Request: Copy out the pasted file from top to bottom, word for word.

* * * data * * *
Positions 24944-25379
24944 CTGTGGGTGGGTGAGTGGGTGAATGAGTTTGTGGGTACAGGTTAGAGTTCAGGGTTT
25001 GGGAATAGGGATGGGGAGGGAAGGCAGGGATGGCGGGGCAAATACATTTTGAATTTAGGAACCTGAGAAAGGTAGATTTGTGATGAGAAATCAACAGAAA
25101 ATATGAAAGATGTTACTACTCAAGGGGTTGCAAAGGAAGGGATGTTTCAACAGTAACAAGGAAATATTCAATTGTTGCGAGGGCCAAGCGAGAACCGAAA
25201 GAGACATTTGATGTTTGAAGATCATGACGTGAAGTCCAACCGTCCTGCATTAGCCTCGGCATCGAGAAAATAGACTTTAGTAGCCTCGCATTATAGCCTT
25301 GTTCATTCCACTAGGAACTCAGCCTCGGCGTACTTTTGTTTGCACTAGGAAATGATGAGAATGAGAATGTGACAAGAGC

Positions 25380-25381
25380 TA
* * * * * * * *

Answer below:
Positions 24944-25379
24944 CTGTGGGTGGGTGAGTGGGTGAATGAGTTTGTGGGTACAGGTTAGAGTTCAGGGTTT
25001 GGGAATAGGGATGGGGAGGGAAGGCAGGGATGGCGGGGCAAATACATTTTGAATTTAGGAACCTGAGAAAGGTAGATTTGTGATGAGAAATCAACAGAAA
25101 ATATGAAAGATGTTACTACTCAAGGGGTTGCAAAGGAAGGGATGTTTCAACAGTAACAAGGAAATATTCAATTGTTGCGAGGGCCAAGCGAGAACCGAAA
25201 GAGACATTTGATGTTTGAAGATCATGACGTGAAGTCCAACCGTCCTGCATTAGCCTCGGCATCGAGAAAATAGACTTTAGTAGCCTCGCATTATAGCCTT
25301 GTTCATTCCACTAGGAACTCAGCCTCGGCGTACTTTTGTTTGCACTAGGAAATGATGAGAATGAGAATGTGACAAGAGC

Positions 25380-25381
25380 TA